Addiction, the Brain, and the Jewel Wasp

One of the common themes I hear from addicts is how they experience their mind as hijacked. They are on their way to obtain drugs and the whole time they are telling themselves “Turn around!!! This is crazy!!! I can’t do this!!!” But their body is under the control of something other than themselves. I have also heard this from people who are addicted to behaviors other than just drug use, such as eating disorders or gambling. How can someone be a prisoner in their own body, watching in horror as they engage in behaviors that are abhorrent to them? To understand this let’s shift gears and look at the jewel wasp.

The jewel wasp is a colorful and even beautiful creature. Barely 1 inch long and iridescent it might almost be a fairy out of legend. However its beauty conceals an unbelievable ghoulishness. It uses a sophisticated venom to turn cockroaches into zombies so they will act as willing food for their larva.

When a jewel wasp spies a cockroach it must attack swiftly as the roach will attempt to flee.  If the attack is successful the jewel wasp will sting the roach once in the thorax. This first sting injects  venom into the roach’s peripheral nervous system that paralyzes the roach’s leg muscles. Now, still terrified but unable to move, the roach is powerless to fight back or flee. While the roach is immobile the wasp inserts its stinger deep into the roach’s brain, using sensors on the tip of its stinger to search until it finds two particular sites. When it finds these it injects another dose of venom. Among other things the venom causes an intense surge of dopamine in the roach’s brain. This surge of dopamine is the same neurochemical change that all addictive substances cause. Does the roach experience a euphoria, a final high? No one knows. But the result is profound. The roach becomes passive. The first venom, the one that paralyzed the roach, soon wears off and the roach can now move, but it does not want to. It just sits there, comfortably tolerating the presence of the jewel wasp.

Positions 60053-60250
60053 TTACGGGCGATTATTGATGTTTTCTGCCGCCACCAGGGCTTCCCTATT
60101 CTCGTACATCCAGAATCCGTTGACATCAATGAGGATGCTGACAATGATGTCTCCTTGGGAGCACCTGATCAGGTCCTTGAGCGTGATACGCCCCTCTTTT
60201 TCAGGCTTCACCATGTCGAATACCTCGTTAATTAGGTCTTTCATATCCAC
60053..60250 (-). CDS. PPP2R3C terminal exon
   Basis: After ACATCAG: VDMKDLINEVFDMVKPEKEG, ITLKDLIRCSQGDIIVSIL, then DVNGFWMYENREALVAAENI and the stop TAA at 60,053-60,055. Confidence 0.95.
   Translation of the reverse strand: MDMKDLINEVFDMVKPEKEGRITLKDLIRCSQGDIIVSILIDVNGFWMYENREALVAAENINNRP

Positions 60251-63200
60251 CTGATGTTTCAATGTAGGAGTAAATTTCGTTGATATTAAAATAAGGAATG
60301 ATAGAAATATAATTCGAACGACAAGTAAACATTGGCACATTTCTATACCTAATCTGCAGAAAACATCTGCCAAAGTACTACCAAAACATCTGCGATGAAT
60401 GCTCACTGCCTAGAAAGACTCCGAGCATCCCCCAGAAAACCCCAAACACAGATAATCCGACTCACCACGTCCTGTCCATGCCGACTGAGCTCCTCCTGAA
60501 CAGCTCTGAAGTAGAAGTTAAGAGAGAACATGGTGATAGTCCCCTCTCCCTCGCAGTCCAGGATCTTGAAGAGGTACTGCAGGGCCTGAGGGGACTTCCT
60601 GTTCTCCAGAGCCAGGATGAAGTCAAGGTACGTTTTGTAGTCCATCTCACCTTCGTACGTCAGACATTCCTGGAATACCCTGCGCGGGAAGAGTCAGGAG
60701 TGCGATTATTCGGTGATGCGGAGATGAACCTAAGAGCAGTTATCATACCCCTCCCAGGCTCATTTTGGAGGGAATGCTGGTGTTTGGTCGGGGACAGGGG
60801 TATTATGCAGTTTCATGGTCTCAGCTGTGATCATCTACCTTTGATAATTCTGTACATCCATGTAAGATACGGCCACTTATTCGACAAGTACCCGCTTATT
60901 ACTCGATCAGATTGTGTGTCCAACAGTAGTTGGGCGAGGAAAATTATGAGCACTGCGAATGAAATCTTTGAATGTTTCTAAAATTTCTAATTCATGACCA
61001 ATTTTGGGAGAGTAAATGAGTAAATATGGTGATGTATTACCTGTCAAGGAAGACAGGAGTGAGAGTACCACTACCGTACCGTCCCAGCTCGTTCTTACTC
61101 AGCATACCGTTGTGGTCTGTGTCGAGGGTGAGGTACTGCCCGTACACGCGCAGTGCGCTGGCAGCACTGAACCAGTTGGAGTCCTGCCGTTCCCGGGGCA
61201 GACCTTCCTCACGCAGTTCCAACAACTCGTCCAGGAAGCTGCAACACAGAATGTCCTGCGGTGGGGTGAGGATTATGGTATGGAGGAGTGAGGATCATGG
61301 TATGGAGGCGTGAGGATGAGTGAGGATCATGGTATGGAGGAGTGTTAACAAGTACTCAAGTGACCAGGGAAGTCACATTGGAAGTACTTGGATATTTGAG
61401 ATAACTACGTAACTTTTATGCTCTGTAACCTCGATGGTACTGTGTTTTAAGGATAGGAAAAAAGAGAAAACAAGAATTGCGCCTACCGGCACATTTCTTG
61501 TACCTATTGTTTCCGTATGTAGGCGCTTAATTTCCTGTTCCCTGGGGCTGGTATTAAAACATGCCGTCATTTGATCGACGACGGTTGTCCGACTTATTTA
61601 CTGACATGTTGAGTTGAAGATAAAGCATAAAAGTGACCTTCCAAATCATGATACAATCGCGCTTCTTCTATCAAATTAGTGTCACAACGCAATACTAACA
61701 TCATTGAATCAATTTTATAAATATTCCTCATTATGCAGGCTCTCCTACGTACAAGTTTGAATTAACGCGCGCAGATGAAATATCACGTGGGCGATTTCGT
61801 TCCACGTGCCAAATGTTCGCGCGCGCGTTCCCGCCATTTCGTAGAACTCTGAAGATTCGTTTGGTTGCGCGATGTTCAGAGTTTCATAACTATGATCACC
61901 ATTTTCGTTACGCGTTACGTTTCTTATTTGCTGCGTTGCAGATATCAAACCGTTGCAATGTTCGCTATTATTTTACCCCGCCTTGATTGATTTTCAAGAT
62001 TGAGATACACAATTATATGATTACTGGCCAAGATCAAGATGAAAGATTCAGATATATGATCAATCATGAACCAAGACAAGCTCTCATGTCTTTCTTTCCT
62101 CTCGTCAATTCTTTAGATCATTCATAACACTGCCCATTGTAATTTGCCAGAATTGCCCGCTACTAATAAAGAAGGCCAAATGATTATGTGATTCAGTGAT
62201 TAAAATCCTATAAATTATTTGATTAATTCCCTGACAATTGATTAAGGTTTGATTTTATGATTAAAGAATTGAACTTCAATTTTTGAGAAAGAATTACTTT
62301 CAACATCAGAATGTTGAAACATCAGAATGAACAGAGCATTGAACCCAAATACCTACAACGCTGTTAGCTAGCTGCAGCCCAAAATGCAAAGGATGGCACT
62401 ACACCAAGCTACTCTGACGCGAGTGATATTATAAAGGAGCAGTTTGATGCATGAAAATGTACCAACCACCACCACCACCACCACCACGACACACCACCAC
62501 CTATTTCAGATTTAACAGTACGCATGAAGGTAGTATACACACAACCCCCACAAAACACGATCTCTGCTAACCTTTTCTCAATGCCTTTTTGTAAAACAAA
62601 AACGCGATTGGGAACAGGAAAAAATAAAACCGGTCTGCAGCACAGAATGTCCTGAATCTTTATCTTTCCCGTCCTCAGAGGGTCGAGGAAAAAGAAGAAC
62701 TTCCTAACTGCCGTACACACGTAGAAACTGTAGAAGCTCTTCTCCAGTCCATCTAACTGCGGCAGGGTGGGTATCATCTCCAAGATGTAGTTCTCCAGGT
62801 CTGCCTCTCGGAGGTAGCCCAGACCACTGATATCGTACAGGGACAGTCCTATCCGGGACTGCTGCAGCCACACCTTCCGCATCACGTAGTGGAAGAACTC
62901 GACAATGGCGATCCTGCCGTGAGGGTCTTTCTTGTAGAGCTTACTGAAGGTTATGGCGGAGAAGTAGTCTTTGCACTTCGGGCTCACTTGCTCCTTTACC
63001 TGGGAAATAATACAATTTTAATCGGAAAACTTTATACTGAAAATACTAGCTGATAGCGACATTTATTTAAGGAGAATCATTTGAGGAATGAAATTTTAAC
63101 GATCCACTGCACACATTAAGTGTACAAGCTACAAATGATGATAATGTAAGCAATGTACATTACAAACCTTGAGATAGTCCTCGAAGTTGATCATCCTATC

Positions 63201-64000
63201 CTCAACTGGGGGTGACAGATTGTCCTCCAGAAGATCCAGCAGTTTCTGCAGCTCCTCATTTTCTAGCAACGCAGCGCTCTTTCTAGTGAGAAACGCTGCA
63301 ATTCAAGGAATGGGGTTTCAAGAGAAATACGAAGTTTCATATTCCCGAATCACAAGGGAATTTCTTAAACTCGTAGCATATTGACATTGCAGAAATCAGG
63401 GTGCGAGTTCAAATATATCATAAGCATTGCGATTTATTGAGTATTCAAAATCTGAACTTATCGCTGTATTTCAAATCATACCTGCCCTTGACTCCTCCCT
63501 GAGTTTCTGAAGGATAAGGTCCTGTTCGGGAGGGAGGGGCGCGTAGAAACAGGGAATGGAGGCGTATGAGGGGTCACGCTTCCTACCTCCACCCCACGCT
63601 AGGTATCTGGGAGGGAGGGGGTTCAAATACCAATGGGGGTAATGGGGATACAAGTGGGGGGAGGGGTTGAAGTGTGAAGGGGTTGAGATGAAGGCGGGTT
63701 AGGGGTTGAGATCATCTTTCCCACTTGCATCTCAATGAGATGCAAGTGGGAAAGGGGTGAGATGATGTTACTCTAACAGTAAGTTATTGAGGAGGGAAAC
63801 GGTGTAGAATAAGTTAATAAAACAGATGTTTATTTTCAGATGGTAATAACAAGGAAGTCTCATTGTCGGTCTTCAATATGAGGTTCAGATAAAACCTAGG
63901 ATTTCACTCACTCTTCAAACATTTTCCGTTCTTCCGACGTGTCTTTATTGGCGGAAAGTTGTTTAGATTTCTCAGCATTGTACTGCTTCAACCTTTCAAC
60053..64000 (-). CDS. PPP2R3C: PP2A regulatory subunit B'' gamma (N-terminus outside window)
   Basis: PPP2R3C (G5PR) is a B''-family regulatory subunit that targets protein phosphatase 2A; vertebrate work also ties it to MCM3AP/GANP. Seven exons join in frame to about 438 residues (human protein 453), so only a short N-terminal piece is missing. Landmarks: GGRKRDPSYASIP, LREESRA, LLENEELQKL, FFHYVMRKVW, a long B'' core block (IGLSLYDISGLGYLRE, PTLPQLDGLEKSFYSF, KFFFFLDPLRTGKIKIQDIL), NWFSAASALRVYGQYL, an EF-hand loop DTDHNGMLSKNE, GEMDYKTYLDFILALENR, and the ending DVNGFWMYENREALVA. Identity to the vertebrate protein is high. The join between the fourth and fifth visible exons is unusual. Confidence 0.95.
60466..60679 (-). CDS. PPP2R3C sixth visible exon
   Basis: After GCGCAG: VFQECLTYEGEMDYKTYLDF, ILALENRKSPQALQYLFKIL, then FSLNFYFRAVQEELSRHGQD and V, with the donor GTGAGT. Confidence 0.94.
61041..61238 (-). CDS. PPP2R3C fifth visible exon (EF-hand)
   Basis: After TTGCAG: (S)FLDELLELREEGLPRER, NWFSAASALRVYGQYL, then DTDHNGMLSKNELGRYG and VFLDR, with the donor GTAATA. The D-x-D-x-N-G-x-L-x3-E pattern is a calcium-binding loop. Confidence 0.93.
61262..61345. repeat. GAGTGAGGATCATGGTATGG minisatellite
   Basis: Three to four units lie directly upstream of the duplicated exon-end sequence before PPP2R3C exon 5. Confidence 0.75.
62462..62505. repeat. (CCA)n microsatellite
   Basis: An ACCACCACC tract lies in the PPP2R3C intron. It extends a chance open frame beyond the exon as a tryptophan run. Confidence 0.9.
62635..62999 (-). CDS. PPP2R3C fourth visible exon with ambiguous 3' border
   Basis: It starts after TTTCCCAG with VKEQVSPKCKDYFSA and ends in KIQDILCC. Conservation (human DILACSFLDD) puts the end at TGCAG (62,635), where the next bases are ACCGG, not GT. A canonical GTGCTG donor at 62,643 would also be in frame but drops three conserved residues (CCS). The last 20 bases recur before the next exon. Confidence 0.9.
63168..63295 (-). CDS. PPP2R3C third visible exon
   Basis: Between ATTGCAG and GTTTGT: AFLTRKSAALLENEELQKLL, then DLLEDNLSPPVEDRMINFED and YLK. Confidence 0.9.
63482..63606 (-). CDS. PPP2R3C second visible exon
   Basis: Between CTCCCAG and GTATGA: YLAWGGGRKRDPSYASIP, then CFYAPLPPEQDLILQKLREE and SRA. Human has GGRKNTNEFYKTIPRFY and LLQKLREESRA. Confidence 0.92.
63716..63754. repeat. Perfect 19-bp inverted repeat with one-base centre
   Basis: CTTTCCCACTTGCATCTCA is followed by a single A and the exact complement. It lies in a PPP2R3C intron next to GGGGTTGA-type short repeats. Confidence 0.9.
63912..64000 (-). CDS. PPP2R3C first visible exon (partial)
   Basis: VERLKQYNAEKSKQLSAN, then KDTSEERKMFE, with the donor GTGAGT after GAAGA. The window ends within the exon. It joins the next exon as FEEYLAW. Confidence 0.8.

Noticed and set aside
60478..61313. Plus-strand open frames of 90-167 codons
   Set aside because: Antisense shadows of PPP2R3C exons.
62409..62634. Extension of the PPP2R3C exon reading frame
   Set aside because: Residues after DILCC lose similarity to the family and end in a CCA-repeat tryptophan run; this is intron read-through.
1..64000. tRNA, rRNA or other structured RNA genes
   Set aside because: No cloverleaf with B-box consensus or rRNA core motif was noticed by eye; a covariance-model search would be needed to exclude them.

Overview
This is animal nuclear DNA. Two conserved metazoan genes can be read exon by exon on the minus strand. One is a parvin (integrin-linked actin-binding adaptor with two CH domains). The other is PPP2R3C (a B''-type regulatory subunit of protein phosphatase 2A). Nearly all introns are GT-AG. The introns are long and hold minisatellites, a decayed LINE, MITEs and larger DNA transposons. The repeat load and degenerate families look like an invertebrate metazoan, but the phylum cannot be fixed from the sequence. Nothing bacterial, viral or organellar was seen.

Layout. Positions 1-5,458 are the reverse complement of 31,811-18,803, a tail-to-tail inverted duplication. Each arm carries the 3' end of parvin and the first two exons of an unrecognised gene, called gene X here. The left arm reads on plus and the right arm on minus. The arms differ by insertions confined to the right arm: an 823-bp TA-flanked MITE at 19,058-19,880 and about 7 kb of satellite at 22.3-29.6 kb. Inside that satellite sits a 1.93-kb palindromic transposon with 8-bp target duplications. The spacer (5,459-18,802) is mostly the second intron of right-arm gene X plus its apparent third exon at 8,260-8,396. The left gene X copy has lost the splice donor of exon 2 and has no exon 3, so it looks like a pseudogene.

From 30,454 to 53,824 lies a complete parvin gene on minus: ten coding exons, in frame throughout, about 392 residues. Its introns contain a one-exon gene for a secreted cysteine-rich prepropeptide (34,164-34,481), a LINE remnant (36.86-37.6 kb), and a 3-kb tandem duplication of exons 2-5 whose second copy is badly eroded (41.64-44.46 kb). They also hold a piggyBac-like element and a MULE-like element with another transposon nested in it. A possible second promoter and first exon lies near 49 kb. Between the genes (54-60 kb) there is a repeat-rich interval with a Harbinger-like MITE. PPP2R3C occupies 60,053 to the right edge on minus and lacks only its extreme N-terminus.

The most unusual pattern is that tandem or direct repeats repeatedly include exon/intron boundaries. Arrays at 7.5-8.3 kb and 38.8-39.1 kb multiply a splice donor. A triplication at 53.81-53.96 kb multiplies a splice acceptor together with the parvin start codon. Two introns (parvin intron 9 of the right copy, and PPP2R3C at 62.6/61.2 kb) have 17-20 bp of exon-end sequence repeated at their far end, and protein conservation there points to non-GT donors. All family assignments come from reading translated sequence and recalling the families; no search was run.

The wasp knows that that the roach is now its slave, not imprisoned in physical bonds but with its brain hijacked by the venom.  The wasp flies off and builds a small tunnel nearby. The tunnel will be a nursery for the wasp’s baby and a tomb for the cockroach. Having completed the excavation the jewel wasp flies back to the roach. A normal roach would flee, and this roach has the ability to do so, but it doesn’t. It passively awaits the wasp’s approach. The wasps grasps the roach’s antennae and manipulates them so that the roach follows it compliantly. Is the roach following the wasp hoping for another fix, another burst of ecstasy? If so, that never comes. Instead the wasp leads it down the tunnel it has prepared, lays an egg on the roach’s abdomen, and crawls out of the tunnel, sealing the entrance of the tunnel behind it. The roach is still alive but is trapped in its passive state and so makes no move to escape. Soon the wasp’s egg hatches and the larva devours the roach over the next few days. The roach remains alive until the end of the process. The larva then pupates and another jewel wasp emerges from the tunnel to continue the cycle.

This is the disease of addiction. The mind is hijacked by substances or behaviors that create neurochemical changes in the midbrain,  similar to what the wasp’s venom does.   With the same precision as the wasp’s stinger they trigger neurochemical changes in the midbrain and wreak their deadly effect.

An interesting difference between cockroaches and humans is that while the roach will attempt to flee or fight the jewel wasp until it is paralyzed by the first sting, humans will actively seek out addictive substances and embellish them with all sorts of attractive accoutrements. Instead of seeing the addictive behavior for what it is, a deadly parasite, we glamorize it.

Fortunately, our brain has more resistance to the venom of addiction than that of the cockroach for the venom of the jewel wasp. However, we should not ignore the risk. Very few people start using a substance or a behavior with the intention of becoming addicted to it. The story of the jewel wasp can help us see through society’s glamorization of addictive substances and behaviors and treat them with the caution they deserve.


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